Thursday, March 23, 2006
L.A.ocation - Venice
Touch of Evil
Considered one of the best American B-Movies of all time, Orson Welles’ Touch of Evil took advantage of Venice’s Winward Avenue of the late 1950’s. Like other Los Angeles 1920’s developments, the Avenue was falling into a downward spiral, overcome by drugs, crime, and a less affluent population. Orson Welles tapped into Winward’s decay and embellished upon it. Portraying a fictitious Mexican border town, the Avenue’s Spanish column archways stretch into a dark void of swirling trash and lonely shadows. Everything that is light or dark is covered in a sheen of dense dirt.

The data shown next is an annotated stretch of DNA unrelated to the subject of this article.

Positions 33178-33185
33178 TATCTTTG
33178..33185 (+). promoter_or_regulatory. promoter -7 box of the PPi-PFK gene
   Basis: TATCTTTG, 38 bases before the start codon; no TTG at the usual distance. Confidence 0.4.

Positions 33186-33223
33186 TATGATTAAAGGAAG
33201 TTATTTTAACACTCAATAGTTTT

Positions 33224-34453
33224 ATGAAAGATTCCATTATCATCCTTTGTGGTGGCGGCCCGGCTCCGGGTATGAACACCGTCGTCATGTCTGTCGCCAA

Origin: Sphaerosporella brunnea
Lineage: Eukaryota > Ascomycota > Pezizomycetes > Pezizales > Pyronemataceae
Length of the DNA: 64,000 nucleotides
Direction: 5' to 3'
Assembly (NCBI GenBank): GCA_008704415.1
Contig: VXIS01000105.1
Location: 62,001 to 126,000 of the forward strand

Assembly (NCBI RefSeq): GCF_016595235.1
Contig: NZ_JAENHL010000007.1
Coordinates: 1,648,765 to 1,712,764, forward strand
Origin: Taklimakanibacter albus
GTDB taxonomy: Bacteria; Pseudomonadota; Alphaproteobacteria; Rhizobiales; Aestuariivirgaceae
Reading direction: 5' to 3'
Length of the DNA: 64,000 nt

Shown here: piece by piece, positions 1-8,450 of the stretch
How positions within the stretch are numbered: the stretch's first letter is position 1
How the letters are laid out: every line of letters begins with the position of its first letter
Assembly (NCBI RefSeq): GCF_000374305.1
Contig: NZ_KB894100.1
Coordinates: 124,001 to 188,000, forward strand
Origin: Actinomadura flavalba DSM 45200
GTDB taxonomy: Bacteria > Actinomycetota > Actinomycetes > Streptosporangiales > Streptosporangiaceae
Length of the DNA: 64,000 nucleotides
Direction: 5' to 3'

Still a little rough around the edges, today’s Winward is home to restaurants, bars, and shops. It is bustling with daytime beach goers and nighttime revelers. Sadly, many of the original buildings that carried the trademark archways are gone, gouged out unceremoniously. But upon entering Winward Avenue off of Pacific Avenue, the original buildings will be impossible to miss.